In the floating magnetic head according to the present invention, the monocrystal magnetic material constituting the electromagnetic transducer element is a monocrystal MnZn ferrite whose chemical composition is represented by 20≦MnO≦40, 10≦ZnO≦25 and 50≦Fe2 O3 ≦65 in terms of mol. %.

In a magnetic head, in order to effect a high-frequency recording and reproduction, it is necessary to keep a magnetic loss to a small level, and particularly in order to reduce eddy current loss at high frequency, MnZn ferrite which is an oxide having a high electrical resistivity is used as an electromagnetic transducer element material. The electromagnetic transducer element is required to produce a high output when a signal reproduction is effected, and therefore the element material need to have a high permeability. The monocrystal MnZn ferrite whose composition is in the range defined in the present invention has a small coercive force, and the permeability μ at 5 MHz is not less than 300 (μ≧300). When the composition of the monocrystal MnZn ferrite is in the above range, the practical performance can be maintained even if the permeability is decreased by stresses caused by a glass joining operation and etc., during the manufacture of the magnetic head.

FIG. 3 is a diagram which shows the linear magnetostrictions λ111 and λ100 measured with respect to monocrystal MnZn ferrites, and also shows the crystal orientation which minimizes the amplitude of vibration due to these magnetostrictions. Reference numeral 31 represents a region in which the orientation which minimizes the vibration in the case of |λ111 |+2×10-6 ≦|λ100 | is in a direction <100>, and reference numeral 32 represents a region in which the orientation which minimizes the vibration in the case of |λ111 |≧|λ100 +2×10-6 is in a direction <100>. As appreciated from the values of the linear magnetostrictions shown in FIG. 3, also in the case of the monocrystal MnZn ferrite, there does not exist any composition which satisfies λ111100 =0, and since the absolute values of λ111 and λ100 are large, the vibration noise can be suppressed to a low level by setting the crystal orientation of the monocrystal MnZn ferrite (which is used as the material of the electromagnetic transducer element) in such a direction as to minimize the vibration, using the above method.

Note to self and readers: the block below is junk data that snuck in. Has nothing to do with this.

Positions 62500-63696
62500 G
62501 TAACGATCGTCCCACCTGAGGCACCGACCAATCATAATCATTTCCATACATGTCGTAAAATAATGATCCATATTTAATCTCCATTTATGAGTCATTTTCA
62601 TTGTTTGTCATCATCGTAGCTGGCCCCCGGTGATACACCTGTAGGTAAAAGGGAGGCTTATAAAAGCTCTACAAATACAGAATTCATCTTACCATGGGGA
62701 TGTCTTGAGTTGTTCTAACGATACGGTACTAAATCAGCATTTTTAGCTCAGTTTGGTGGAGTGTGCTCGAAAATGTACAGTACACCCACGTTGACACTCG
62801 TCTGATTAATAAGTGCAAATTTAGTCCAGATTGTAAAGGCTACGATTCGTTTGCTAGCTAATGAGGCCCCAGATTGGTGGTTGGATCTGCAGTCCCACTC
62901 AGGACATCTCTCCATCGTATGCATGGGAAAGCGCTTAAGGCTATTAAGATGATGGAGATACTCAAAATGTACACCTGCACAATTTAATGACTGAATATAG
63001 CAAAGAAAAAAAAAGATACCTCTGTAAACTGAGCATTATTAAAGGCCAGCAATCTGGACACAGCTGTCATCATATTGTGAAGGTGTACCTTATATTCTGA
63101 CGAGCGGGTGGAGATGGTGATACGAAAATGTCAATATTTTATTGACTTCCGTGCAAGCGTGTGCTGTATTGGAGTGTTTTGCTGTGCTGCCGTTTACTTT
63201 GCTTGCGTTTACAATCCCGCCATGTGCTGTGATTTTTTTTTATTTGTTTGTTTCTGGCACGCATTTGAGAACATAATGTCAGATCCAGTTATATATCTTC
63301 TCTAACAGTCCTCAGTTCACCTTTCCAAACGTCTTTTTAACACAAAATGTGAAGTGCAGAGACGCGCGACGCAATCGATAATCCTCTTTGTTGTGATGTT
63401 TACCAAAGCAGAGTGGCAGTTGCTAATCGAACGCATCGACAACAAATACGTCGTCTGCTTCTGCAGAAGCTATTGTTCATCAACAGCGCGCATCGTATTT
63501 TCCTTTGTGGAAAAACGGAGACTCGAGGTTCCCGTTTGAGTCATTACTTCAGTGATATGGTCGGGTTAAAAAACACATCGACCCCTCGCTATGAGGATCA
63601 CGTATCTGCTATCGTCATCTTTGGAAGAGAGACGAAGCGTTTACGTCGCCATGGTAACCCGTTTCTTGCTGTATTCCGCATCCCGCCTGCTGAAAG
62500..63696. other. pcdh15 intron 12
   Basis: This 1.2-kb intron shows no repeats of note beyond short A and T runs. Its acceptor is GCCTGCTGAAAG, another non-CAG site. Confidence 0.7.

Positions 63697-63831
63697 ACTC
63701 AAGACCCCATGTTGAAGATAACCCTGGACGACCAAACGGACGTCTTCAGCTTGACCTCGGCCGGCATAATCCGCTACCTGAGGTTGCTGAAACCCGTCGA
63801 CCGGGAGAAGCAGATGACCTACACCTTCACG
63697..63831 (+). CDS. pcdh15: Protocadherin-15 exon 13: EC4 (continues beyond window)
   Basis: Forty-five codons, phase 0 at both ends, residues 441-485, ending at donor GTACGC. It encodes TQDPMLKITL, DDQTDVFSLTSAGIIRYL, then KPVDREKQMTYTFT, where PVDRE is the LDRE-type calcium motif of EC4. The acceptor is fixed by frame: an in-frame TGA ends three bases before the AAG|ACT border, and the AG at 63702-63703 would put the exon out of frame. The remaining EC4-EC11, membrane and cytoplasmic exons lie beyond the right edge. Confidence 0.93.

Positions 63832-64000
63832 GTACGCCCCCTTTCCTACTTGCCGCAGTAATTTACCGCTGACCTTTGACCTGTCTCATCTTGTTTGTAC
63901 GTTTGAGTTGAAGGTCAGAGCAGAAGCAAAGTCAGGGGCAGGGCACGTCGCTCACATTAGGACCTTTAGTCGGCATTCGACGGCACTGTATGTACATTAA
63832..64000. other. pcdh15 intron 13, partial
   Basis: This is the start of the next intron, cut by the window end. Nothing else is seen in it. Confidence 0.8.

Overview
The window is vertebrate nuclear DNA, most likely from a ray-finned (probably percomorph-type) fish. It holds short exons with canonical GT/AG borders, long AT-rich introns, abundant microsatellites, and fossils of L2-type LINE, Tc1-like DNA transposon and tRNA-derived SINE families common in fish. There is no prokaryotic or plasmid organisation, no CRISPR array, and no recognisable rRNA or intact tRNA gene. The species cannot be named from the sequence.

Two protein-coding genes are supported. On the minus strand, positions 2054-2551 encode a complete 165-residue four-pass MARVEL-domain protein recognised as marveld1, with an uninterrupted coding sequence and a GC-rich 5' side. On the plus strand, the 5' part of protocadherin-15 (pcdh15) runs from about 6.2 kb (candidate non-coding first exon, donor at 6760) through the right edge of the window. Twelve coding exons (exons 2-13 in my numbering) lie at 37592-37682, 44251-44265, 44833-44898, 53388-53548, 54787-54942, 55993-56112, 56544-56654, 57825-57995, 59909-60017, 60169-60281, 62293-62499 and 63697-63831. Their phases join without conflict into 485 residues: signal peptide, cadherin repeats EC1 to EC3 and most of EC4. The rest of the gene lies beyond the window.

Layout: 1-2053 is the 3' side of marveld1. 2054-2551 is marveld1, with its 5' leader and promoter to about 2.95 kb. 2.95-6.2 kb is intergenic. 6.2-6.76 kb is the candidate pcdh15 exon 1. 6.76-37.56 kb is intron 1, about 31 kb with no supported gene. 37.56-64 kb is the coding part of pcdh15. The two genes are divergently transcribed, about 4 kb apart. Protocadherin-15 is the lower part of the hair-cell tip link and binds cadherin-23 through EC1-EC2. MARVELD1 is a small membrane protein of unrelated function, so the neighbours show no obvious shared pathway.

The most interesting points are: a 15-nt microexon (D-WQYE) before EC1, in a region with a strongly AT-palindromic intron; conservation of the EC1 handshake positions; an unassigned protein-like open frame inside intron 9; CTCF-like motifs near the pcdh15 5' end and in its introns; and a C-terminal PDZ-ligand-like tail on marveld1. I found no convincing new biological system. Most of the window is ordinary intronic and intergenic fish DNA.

In summation, the present invention provides an electromagnetic transducer element for a floating magnetic head. The transducer element is made of a magnetic monocrystal MnZn ferrite material. Moreover, the monocrystal MnZn ferrite material is provided with a crystal orientation so that, with respect to a direction of travel of the magnetic medium, (a) the <111> axis of the monocrystal MnZn ferrite material is a vector extending through the center of a unit sphere and a first solid angle thereof where 0≦θ<10 degrees and 0≦φ≦360 degrees in a case of |λ111 |+2×10-6 ≦|λ100, and (b) the <100> axis of the monocrystal MnZn ferrite material is a vector extending through the center of the unit sphere and a second solid angle thereof where 0≦θ<10 degrees and 0≦φ≦360 degrees in a case of |λ111 ≧|λ100 |+2 ×10-6. In the foregoing relationships, λ111 and λ100 represent linear magnetostriction constants of said monocrystal magnetic material in the <111> and <100> directions, respectively, and θ is the polar angle and φ is the rotation angle of said the angle.